• Anchor 939, denim blue – same shade as the fabric, just a bit lighter.
  • Anchor 119, dark purple – tones reasonably well with the purple cord, but again a bit lighter.
  • Anchor 337, dark salmon.
  • Anchor 336, salmon.  (These two colours are really not as vivid as they look here.)
  • Anchor 292, cream.
  • Anchor 874, light antique gold.
  • Anchor 844, olive green.
  • Anchor 845, dark olive green.

Then we have a reel of purple thread for couching the cord (and that is a good colour match); a reel of Coats Diadem, which is a thin flat gilt braid; and a packet of seed beads which, at any rate in daylight, tone beautifully with the fabric.  I’m looking at them now under artificial light and they look almost black.  Not that this will be a problem, because they will be there to provide a bit of very subtle glitter.  They are Gütermann seed beads, size 11, colour 6635.  I bought two packs because John Lewis have recently rather drastically downsized their range of beads and I wanted to be sure I didn’t run out in mid-project.

I’ve also ordered some gilt purl from Sarah Homfray (see links on the right); won’t need it just yet, but I want it so I can get an idea of where and how I’m going to use it.  If all goes well, this weekend I am actually going to be able to make a start on the embroidery at long last.

Oh yes.  Hallo, Canadian friends.  Happy Canada Day! 🙂

Framing a solution

Last time I posted, I was musing on the subject of suitable embroidery frames.  This morning I went out to do the shopping as I usually do on a Saturday, and when I set out I fully intended to call at one of the larger shops in the centre which sells a range of DIY materials in the hope that they might have some strips of wood they could sell me.

And then I had an inspiration.

This was what I bought!

I remembered that The Works, which is a remainder bookshop and stationer’s which also sells some artists’ materials, had a selection of stretched canvases at reasonable prices.  I went in there and discovered that they were selling one canvas this size for £6.99 or this pack of four for £9.99.  Clearly, since I needed two, it made sense to buy a pack of four, but when I got to the counter the lady at the till pointed out to me that the front canvas has a slight rip (you can see it at the bottom of the picture).  I replied that this was fine.  I don’t want the canvas.  I want the nice substantial wooden frame on which it is stretched.  Nonetheless, she thought I ought to get a reduction, so she rang her manager and sold me the pack for £6.99, which meant I got four good frames for the price of one, far better made than I could manage myself, and probably cheaper.  Result. 🙂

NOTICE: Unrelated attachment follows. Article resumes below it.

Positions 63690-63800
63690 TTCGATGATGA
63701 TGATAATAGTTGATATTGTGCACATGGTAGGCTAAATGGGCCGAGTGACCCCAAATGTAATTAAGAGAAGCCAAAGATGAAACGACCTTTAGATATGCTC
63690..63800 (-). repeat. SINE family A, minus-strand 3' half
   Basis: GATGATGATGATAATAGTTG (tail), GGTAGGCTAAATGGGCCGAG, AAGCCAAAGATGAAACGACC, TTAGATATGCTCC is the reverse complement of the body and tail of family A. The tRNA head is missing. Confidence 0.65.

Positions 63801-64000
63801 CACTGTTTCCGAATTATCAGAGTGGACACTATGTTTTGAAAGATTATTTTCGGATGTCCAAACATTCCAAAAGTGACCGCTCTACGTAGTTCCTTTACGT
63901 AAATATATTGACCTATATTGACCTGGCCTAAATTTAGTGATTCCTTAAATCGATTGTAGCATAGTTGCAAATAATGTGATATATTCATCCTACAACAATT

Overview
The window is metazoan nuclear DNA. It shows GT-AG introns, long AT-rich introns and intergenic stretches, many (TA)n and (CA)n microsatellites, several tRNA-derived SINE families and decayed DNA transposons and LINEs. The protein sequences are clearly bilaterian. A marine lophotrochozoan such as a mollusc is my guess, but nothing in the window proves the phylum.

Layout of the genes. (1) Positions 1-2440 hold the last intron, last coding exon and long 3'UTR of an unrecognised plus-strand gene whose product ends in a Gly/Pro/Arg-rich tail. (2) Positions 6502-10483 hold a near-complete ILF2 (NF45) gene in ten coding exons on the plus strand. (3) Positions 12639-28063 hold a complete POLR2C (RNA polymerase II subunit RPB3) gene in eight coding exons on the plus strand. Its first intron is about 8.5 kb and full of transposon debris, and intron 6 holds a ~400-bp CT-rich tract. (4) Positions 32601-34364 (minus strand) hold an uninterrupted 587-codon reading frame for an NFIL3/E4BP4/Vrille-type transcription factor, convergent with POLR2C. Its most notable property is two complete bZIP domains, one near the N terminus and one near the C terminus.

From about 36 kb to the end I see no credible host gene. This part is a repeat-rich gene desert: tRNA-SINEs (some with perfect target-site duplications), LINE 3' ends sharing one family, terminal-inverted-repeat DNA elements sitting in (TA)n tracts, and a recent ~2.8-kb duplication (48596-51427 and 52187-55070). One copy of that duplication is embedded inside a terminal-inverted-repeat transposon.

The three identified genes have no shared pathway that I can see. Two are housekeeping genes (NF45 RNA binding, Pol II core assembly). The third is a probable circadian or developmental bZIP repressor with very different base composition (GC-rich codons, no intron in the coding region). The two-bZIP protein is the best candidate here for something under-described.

In this photo you can also see the sample of dark purple cord I’m making on the lucet; it’s already clear that it works against the blue.  I don’t like to waste samples, so this piece will become a security cord for my new USB flash drive.  It was always going to need one anyway.  I also went to see my favourite haberdashery lady on the market and bought from her two reels of thread as you see, and two skeins of DMC gold metallic floss.  I will be couching the full thickness of the floss onto the fabric from one skein using either one or two strands from the other.  Once I have my friend’s measurements, I will be going back to her to get the wherewithal for the mock-up.

The next interesting question is this.  Do I a) remove the canvas altogether and stretch the fabric over a bare frame, or b) stitch the fabric to the canvas and then carefully cut out the canvas underneath?  I can see advantages and disadvantages to both approaches, and any comments on this subject would be invaluable, especially if they’re based on experience – many thanks!